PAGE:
Steven Spielberg Shark Apology Is One for the Ages

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Apologies are the coin of the realm in modern Hollywood.

Stars are constantly apologizing for sins both real and imagined. The emphasis is too often on the latter.

We wouldn’t mind a richly deserved apology now and then (cough, cough Alec Baldwin), but often stars are forced to serve up mea culpas for the oddest reasons.

Some, like “The Help” stars Viola Davis and Bryce Dallas Howard, apologized for appearing in the 2011 film that isn’t deemed woke enough today.

Thandiwe Newton apologized for snagging her role in the little-seen thriller “God’s Country” over darker-skinned actresses.

“Saved by the Bell” star Mario Lopez was very, truly sorry for suggesting three-year-olds may not be able to tell us what gender they are.

Yet, Bette Midler hasn’t apologized to Sen. Rand Paul for mocking the near-fatal attack on him by his neighbor. Nor have any late night comics backpedaled on years of Russian collusion jokes even though we now know it was all a con.

Now, iconic director Steven Spielberg has joined the apology brigade. No, Spielberg isn’t apologizing for helming “1941,” “Always” or the ghastly “Indiana Jones and the Kingdom of the Crystal Skull.”

Instead, he’s apologizing to sharks. Really.

Steven Spielberg on set of the film ‘Jaws’, 1975. (Photo by Universal/Getty Images).

A Shark Apology, Really

The director of “The Fabelmans,” loosely based on his early days as a budding director, told the BBC’s “Desert Island Discs” that his seminal 1975 smash “Jaws” had an unexpected side effect.

First, he explained why the mechanical shark that terrorized Sheriff Brody and co. in the film inadvertently improved the finished product.

The beast, dubbed “Bruce” in honor of the director’s lawyer, Bruce Ramer, kept malfunctioning during the production. That forced the 20-something director, working on his second feature film, to improvise. That meant less close-ups of the killer beast.

The result? One of the best thrillers ever made.

“It was just good fortune that the shark kept breaking. It was my good luck and I think it’s the audience’s good luck, too, because it’s a scarier movie without seeing so much of the shark.”

Steven Spielberg

Spielberg had something else he wanted to get off his chest on the subject, though.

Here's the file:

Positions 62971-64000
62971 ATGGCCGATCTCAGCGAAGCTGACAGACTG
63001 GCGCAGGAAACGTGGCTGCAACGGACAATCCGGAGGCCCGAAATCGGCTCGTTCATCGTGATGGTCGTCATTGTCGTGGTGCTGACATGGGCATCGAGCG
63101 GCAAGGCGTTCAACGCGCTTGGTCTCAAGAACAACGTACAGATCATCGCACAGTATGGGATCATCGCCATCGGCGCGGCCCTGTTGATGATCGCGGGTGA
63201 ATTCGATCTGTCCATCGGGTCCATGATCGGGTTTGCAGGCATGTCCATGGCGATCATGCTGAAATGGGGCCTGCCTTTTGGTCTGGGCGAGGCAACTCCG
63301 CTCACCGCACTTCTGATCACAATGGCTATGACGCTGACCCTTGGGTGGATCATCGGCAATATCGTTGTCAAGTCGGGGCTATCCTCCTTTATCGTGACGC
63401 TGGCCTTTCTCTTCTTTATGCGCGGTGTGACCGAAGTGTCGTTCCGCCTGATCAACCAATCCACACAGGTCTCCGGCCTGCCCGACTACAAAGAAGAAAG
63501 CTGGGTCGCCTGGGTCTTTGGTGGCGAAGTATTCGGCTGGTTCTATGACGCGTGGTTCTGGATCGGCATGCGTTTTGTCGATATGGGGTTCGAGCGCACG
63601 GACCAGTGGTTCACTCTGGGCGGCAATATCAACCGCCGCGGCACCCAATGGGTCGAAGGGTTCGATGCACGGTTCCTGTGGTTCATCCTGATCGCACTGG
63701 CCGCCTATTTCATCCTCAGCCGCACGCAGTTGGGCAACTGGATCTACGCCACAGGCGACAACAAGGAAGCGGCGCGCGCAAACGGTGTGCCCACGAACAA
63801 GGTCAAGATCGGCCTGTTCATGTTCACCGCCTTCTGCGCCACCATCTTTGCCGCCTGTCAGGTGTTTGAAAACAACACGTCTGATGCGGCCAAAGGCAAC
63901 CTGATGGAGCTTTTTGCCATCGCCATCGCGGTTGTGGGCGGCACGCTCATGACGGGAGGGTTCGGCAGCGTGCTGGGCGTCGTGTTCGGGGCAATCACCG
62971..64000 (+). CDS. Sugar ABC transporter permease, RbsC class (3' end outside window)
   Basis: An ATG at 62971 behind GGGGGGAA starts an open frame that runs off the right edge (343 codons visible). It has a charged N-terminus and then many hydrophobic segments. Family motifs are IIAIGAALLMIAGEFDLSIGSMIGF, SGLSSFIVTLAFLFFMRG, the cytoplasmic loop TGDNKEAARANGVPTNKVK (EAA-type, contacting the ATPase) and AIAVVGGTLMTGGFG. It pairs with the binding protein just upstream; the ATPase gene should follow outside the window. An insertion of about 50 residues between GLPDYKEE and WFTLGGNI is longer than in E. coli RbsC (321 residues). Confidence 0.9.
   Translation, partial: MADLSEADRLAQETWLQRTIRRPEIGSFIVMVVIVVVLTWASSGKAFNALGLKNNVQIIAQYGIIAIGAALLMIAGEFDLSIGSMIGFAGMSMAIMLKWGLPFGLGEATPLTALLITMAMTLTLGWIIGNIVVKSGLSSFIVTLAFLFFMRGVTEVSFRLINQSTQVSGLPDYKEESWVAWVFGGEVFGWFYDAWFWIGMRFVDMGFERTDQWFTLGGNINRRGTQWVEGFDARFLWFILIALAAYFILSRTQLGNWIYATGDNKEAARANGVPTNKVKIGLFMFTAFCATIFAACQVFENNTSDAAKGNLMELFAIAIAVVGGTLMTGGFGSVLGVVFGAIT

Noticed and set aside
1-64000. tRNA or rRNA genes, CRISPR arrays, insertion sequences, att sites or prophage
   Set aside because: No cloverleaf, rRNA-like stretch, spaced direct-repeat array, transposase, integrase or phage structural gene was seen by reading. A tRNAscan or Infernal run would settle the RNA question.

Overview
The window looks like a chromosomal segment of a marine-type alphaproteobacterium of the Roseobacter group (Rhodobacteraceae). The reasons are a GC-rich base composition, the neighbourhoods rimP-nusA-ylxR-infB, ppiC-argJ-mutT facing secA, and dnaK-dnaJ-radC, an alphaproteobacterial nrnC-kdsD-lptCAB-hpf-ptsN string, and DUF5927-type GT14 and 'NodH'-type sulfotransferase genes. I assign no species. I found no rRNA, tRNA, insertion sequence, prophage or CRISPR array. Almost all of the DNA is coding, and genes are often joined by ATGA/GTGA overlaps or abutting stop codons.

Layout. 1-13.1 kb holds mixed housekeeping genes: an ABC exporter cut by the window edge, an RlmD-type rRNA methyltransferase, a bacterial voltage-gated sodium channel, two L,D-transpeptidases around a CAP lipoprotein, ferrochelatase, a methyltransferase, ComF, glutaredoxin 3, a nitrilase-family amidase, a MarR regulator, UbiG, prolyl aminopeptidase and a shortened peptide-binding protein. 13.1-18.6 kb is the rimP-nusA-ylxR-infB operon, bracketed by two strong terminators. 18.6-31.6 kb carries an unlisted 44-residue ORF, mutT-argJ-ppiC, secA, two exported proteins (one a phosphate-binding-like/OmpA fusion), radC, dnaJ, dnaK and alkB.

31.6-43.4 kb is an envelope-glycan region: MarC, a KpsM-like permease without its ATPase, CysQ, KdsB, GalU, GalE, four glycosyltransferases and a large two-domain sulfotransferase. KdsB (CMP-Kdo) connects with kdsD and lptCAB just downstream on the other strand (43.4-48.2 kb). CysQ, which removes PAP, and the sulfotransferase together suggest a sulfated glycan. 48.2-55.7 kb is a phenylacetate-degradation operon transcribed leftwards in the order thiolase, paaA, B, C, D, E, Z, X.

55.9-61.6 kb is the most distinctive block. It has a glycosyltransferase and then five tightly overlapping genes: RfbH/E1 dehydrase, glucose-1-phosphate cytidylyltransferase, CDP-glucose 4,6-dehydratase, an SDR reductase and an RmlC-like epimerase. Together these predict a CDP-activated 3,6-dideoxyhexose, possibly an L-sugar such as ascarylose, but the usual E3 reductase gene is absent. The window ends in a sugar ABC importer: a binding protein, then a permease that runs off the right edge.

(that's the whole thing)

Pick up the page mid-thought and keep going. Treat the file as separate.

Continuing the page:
“That’s one of the things I still fear — not to get eaten by a shark, but that sharks are somehow mad at me for the feeding frenzy of crazy sport fishermen that happened after 1975, which I truly, and to this day, regret the decimation of the shark population because of the book and the film … I really, truly regret that.”

Steven Spielberg

It’s one thing to regret an unforeseen side effect of a pop culture phenomena like “Jaws.” The film introduced the summer movie blockbuster to Hollywood, for starters. It also did make many irrationally fear shark attacks.

Sharks still bite, and sometimes kill, humans, of course. Even if we’re now told to call these attacks “incidents,” in deference to Shark Nation.

“Jaws” remains the grandaddy of killer shark films, and no film has come close to its epic scares. Hollywood still feasts on the genre, pumping out the most ludicrous shark-based thrillers in the years since “Jaws” reached theaters.

And “Jaws IV: The Revenge” doesn’t count.

Think “Jurassic Shark,” “Raiders of the Lost Shark,” “Roboshark,” “2-Headed Shark Attack” and “Ghost Shark,” to name a few. And let’s not forget the “Sharknado” franchise, even if we wish we could.

Let’s all be glad that sharks don’t have Blu-ray players or streaming subscriptions, or Spielberg and a generation of hack auteurs might be in trouble.

Written by Christian Toto

Christian Toto is an award-winning film critic, journalist and founder of, the Right Take on Entertainment. He’s the author of “Virtue Bombs: How Hollywood Got Woke and Lost Its Soul” and a lifelong Yankees fan. Toto lives in Denver, Colorado with his wife, two sons and too many chickens.

Follow Christian on Twitter at

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